Why Orangutans Are in Danger of Becoming Extinct

August 16, 2019 by John Harrington

Orangutans, the world’s largest tree-climbing mammal and Asia’s only great ape, are in danger of extinction, and we are losing them fast.

Orangutans, which means “persons of the forest” in Malay, live primarily on the Indonesian islands of Borneo and Sumatra and inhabit the rainforest. Most of the animals prefer forests in river valleys or floodplains. There are three species of orangutans — the Bornean, Sumatran, and the Tapanuli. The latter species is the newest and was named in November 2017. It lives in North Sumatra.

All three orangutan species are critically endangered, according to the World Wildlife Federation. The Bornean orangutan population is estimated at 104,000, and there are 14,000 Sumatran great apes. There are just 800 Tapanuli orangutans, and they are the species most under threat.

The WWF estimates that there were 230,000 orangutans 100 years ago. The Orangutan Foundation International estimates that the great ape population has probably decreased by 50% in just the last decade. People hope orangutans won’t share the same fate as some animals that have become extinct. These are species that may have recently gone extinct.

Orangutans play a vital role in nature. The shaggy red-haired, long-armed animals are the gardeners of the forest. They disperse seeds and preserve the health of the forest, which is critical for other animals, such as tigers, Asian elephants and Sumatran rhinos, all of whom are facing risks to their habitat. Orangutans spend most of their time in trees, sleeping in tree nests and eating fruit. Their long arms enable them to swing from tree to tree and they rarely walk.

Orangutans are vulnerable to what the World Wildlife Fund calls “excessive mortality.” The great ape can live up to 50 years in the wild and females can begin to reproduce as early as 10 years old. They give birth every five years or so. Sometimes the time between orangutan births can be as long as 10 years. When they do give birth, they usually have single babies. All of this combines to make a very low reproductive rate and limits the animal’s ability to recover from population declines from calamitous episodes like forest fires. One such fire about 20 years ago in the area of Kalimantan in Borneo lasted for six months and killed as many as 8,000 orangutans.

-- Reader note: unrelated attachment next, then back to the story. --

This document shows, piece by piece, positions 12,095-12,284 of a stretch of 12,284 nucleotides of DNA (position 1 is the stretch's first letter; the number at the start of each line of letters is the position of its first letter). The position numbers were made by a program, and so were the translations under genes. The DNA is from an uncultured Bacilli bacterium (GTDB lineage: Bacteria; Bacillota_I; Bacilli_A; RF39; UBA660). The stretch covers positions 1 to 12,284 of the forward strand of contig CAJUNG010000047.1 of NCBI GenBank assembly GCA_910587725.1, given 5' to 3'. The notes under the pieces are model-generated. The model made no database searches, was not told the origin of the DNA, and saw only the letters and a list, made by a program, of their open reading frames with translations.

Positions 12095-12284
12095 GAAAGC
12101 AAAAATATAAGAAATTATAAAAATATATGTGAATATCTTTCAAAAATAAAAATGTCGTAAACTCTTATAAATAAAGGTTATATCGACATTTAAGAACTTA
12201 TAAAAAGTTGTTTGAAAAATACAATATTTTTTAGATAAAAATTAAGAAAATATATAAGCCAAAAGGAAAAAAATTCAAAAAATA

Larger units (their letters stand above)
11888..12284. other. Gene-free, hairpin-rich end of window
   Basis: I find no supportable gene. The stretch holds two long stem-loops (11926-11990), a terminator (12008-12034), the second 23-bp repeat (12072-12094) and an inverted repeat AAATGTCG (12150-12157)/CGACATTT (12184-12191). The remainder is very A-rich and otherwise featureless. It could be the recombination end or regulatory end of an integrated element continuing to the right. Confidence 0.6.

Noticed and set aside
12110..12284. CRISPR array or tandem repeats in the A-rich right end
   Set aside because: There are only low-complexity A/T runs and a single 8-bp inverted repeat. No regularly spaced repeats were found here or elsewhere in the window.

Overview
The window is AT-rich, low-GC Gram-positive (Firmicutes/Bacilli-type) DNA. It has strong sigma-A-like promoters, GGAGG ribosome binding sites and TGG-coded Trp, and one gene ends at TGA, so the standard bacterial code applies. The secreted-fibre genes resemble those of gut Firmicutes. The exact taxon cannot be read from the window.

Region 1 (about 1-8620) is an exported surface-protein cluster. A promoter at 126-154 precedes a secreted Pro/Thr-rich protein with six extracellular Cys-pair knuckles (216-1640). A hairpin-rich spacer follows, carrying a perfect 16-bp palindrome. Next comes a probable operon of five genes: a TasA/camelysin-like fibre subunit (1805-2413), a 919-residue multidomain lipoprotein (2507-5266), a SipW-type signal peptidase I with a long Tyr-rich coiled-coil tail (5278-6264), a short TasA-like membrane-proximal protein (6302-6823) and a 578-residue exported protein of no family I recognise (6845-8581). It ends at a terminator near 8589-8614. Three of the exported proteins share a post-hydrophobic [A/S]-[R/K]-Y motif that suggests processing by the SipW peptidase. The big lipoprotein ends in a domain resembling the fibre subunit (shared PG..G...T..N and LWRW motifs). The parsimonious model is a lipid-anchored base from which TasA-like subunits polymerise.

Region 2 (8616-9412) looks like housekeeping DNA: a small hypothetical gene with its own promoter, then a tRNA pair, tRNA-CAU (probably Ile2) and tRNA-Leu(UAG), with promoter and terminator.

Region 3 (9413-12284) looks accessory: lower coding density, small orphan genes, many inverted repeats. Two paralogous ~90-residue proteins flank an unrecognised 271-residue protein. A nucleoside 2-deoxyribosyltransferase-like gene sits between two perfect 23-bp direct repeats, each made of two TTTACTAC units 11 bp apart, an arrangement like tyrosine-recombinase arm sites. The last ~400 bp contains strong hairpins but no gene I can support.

The threats to orangutans are familiar — habitat loss by deforestation, poaching, and illegal pet trade.

Loss of habitat poses the biggest threat to their existence. Massive areas of forest have been cleared for agriculture, housing, roads, mining, logging, and other human activities. Indonesia has become the fourth-most populous nation on Earth with more than 264 million people, and has several of the most densely populated cities on the planet.

Of particular risk to orangutans is the bulldozing of land for palm oil plantations. Palm oil is used in products such as lipstick and body lotion. According to the Orangutan Conservancy, demand for palm oil has tripled in the United States over the last five years. Indonesia, Malaysia, and Papua New Guinea produce about 85% of the world’s palm oil.

As humans encroach on orangutan habitats, many of the animals fall victim to poaching or are killed for raiding human food storage areas because their food sources have been denied to them. They can be hunted out of ignorance or because hunters are flouting laws that protect orangutans.

Young orangutans up to the age of seven are sought as pets and become targets of an illegal pet trade. To capture a young great ape, hunters usually have to kill the mother. Orangutans may be an exotic pet, but they grow quickly and become hard to handle. These are the most exotic animals people keep as pets.